“Zagrajmy w piłkę” – “Let’s play ball”. That was the headline instruction, front and centre, on the Polish website gazeta.pl on Thursday morning after the tense, chaotic conclusion to Group C the night before. Poland had stumbled into the last 16 of the World Cup with a performance so devoid of ambition that the domestic media coverage seemed more like a postmortem than a celebration of reaching the knockout stages for the first time since 1986.
It should have been a day of jubilation. Instead, there seemed to be a wide sense of embarrassment. “We will not tell our grandchildren by the fireplace years later about how the Polish national team progressed from the group at the 2022 World Cup,” wrote Dariusz Tuzimek for SportowyFakty.pl. “When they ask about it, we’ll try to change the subject.”
“Should Lewandowski be ashamed? The whole world saw that,” was the question in the headline of Tuzimek’s article. “One Wojciech Szczesny was not enough for Argentina and Messi, but still we got through,” said Polityka.pl, a reference to the goalkeeper’s individual heroics in defeat, including a breathtaking first-half penalty save from Lionel Messi.
Facing Argentina and Messi was never going to be straightforward. Yet it was still a frustratingly poor, disjointed display from a team that began the evening top of Group C and in control of their destiny. By the end they were left counting yellow cards – and praying.
As has so often been the case at Poland’s recent tournament appearances, Lewandowski was left isolated, despite Karol Swiderski being nominally selected to play alongside him. The Barcelona forward was left fighting for scraps: on the occasions Poland did win possession he sometimes battled impressively to win a free-kick around halfway. But he never threatened to make a significant impact, certainly not compared to the ever-threatening Messi.
Swiderski, who did not look sure what he was supposed to be doing, mostly became an extra defender rather than a companion for Lewandowski. Even when Lewandowski’s teammates got close enough to link, it felt fragmented and lacking fluency. Despite a lack of service Lewandowski was not above criticism, either. Rather than attempting to inspire the team after they fell behind after half-time, he appeared increasingly withdrawn, his body language negative.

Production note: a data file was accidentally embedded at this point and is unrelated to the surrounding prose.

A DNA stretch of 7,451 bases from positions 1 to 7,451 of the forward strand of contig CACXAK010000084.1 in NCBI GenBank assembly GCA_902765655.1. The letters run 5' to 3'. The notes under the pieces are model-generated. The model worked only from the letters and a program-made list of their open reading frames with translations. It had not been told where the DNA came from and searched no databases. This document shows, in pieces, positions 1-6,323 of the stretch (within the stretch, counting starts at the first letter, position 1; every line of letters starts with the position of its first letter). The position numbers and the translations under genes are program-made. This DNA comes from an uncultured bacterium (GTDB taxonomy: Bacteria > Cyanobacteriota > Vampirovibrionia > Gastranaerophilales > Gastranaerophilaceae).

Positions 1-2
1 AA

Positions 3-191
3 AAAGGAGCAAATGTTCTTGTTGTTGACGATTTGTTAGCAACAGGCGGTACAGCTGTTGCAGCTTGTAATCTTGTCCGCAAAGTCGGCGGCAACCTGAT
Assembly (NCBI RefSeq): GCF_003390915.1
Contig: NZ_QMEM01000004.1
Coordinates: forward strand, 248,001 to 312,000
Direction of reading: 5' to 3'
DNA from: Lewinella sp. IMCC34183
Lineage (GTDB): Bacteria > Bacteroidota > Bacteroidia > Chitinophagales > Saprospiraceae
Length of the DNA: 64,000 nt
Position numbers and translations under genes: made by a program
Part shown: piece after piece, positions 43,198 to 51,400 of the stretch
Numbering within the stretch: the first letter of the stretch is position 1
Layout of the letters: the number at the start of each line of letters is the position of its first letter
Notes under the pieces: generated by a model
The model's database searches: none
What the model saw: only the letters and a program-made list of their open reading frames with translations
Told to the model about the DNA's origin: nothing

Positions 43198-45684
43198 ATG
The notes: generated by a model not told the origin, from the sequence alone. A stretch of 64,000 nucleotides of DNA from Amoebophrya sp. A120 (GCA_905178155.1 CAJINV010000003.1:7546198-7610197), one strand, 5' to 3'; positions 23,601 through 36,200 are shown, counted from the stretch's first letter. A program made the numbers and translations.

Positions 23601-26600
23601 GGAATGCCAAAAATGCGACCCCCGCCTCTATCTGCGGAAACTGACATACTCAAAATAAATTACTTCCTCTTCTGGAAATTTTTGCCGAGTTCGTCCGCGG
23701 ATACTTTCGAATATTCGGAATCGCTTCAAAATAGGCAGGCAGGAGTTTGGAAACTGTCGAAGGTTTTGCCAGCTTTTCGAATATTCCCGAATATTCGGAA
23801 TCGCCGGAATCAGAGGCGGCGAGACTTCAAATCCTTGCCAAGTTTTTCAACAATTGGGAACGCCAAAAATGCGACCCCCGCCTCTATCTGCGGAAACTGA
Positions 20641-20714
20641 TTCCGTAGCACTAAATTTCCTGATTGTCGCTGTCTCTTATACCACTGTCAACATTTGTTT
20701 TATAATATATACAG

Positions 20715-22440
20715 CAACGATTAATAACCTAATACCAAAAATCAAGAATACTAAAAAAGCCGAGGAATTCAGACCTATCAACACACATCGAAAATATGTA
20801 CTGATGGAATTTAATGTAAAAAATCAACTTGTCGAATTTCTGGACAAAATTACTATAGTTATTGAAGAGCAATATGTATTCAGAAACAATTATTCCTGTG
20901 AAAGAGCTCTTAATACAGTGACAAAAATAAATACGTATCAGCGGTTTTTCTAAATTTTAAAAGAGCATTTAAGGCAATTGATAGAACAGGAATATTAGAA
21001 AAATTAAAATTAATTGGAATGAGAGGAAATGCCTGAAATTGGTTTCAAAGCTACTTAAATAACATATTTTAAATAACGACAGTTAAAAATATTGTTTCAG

The closest Poland came to scoring, appropriately, was a set piece nodded fractionally wide by the centre-back Kamil Glik.
After the final whistle at Stadium 974, when coverage switched to Mexico v Saudi Arabia, it was an immediate reminder of what matches look like when both teams pose an attacking threat. The Saudis underlined the point during a thrilling conclusion by scoring a beautifully worked goal that in effect ended Mexico’s hopes of progress.
The former defender and Poland captain Jacek Bak said Napoli’s Piotr Zielinski was the team’s “invisible representative”. He wondered aloud whether the playmaker had “a mental problem” when playing for his country.
It seemed an appropriate question given the 28-year-old’s indifferent performance against Argentina, give or take a couple of decent set-piece deliveries. Zielinski is the creative lynchpin for Luciano Spalletti’s Partenopei, who lead Serie A by eight points. They are unbeaten in the league, with 13 wins from 15 matches, and have scored 37 goals. In September they memorably thrashed Liverpool 4-1 in the Champions League.
Where is that swashbuckling player? And could the fault lie not with the players but the coach, Czeslaw Michniewicz? Would Zielinski perform better in a central position, where his range of passing and searching runs could do more damage? He also needs someone to shore up the central areas to give him licence to attack. Unfortunately Qatar 2022 appears to be a tournament too far for the former Sevilla, Paris Saint-Germain and West Bromwich Albion holding midfielder Grzegorz Krychowiak.
There is a parallel between Poland’s frustrating, traumatic history at major tournaments and England’s travails pre-Russia 2018. They do not lack talent but they never seem able to fully show it, to become equal to or greater than the sum of their parts. Many of the players seem fearful of harsh media treatment, conscious of the anger stirred up when pre-tournament hype is regularly replaced by another limp failure.
They have often been paralysed by the potential consequences of elimination, rather than motivated by the ever-elusive rewards of success at a World Cup. The cumulative effect of so many disappointments feeds the anxiety.
The good news? They are still in the game. There were times when Poland succeeded in shackling Messi, Ángel Di María and Julián Álvarez quite effectively. At times, driving runs by the full-backs, Matty Cash and Bartosz Bereszynski, helped to make inroads.
Collectively they must carry that defensive solidity into Sunday’s last-16 meeting with Kylian Mbappé and friends. But they must also find a way to take the game to the world champions, to cherish possession rather than surrender it. Standing off and inviting pressure will be a one-way ticket home.
Has anyone told Poland – and Michniewicz – that this is meant to be the greatest show on earth? Their supporters must pray they will find a way to release the handbrake against France. Support Lewandowski, unleash Zielinski. Zagrajmy w piłkę: Let’s play ball.